SEATTLE — We could be in for a fairly neutral winter in western Washington based on current sea surface temperatures near the equator in the eastern Pacific.
The beginning of the rainy season is here, and something that meteorologists keep an eye on is the sea surface temperature right near the equator. It’s something that is known as the El Niño Southern Oscillation, or ENSO for short.
Whatever the conditions are like in this part of the world, it has been shown to affect our weather here in western Washington.
For instance, during an El Niño winter, we tend to see warmer than normal conditions. During a La Niña winter, we tend to see cooler and wetter than normal conditions.
Right now, we have ENSO neutral conditions meaning neither warmer nor colder than normal. The current forecast is for neutral conditions to continue through the spring of next year. So, what does this mean for us?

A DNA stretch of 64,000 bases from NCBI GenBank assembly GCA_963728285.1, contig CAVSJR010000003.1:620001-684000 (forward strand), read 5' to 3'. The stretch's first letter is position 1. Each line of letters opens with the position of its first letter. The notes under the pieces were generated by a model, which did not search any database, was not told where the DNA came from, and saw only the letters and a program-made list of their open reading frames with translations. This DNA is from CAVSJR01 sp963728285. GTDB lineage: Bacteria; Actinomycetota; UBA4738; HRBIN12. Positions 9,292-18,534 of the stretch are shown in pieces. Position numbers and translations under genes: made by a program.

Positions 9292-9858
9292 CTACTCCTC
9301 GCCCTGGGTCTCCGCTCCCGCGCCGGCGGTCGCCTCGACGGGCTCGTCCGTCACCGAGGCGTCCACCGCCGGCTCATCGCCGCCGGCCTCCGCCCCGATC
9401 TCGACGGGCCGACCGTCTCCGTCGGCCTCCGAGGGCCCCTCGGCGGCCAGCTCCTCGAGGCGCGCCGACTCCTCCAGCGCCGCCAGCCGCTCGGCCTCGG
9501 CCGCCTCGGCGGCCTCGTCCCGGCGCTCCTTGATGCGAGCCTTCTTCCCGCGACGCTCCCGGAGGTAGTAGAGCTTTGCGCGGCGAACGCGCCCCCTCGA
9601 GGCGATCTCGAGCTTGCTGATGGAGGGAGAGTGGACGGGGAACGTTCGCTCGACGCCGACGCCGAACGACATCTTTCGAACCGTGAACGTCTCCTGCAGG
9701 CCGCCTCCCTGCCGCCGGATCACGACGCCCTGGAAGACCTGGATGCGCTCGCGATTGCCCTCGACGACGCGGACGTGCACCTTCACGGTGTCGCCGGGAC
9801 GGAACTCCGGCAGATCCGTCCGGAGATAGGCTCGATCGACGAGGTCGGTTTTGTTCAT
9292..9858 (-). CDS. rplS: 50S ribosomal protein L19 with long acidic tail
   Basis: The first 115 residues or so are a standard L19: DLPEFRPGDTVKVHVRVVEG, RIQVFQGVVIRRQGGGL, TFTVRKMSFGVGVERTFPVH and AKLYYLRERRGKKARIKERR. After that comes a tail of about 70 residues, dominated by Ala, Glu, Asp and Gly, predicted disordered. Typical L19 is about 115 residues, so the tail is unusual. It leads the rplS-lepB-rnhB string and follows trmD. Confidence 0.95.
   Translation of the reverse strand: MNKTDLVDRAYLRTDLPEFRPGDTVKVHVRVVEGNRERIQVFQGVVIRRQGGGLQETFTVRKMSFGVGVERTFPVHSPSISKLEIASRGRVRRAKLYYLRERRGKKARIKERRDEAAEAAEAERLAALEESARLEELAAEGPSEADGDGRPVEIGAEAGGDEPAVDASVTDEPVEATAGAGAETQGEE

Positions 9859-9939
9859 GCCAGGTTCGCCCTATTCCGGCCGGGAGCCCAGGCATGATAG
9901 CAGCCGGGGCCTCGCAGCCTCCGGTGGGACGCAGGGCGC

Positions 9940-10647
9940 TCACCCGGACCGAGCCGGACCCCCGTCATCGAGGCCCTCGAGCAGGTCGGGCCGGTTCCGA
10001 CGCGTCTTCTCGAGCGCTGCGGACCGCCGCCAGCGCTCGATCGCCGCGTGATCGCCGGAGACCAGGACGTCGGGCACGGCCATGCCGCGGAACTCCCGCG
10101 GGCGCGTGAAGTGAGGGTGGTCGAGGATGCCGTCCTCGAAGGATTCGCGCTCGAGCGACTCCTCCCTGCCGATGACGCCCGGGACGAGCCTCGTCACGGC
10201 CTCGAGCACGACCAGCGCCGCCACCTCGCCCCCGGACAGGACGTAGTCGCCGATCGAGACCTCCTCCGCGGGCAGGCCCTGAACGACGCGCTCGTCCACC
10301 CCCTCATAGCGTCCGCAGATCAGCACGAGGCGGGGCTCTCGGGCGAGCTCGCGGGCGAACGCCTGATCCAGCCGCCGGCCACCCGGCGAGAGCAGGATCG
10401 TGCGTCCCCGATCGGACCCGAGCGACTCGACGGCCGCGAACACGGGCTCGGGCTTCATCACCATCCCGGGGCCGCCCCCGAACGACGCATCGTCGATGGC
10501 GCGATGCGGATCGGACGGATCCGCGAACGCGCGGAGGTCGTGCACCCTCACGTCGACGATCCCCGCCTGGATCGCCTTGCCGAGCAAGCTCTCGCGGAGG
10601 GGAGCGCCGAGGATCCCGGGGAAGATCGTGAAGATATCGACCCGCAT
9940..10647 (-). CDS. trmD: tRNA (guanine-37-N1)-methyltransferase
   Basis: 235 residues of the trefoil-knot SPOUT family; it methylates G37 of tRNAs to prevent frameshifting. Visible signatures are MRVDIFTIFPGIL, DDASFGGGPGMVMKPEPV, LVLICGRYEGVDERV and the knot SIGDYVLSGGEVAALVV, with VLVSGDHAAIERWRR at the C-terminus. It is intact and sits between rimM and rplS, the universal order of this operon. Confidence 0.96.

Well, it’s tough to say, because neutral years tend to be a bit of a wild card. There is a little data that shows we tend to have snowfall earlier in winter during neutral years, but it’s not definitive. Another thing that has been documented is that the northwest has had an increase in the number of significant wind storms during neutral winters. Again, the data is suggestive, not definitive.
Another wild card is a batch of abnormally warm water sitting right off the west coast. If this persists, it could have a significant effect on our weather this upcoming winter.
One last thing to also bear in mind, while the effects of El Niño and La Niña have been well documented, we are experiencing a changing climate. Therefore, the things that affected us in the past may not exactly have the same effect in the future.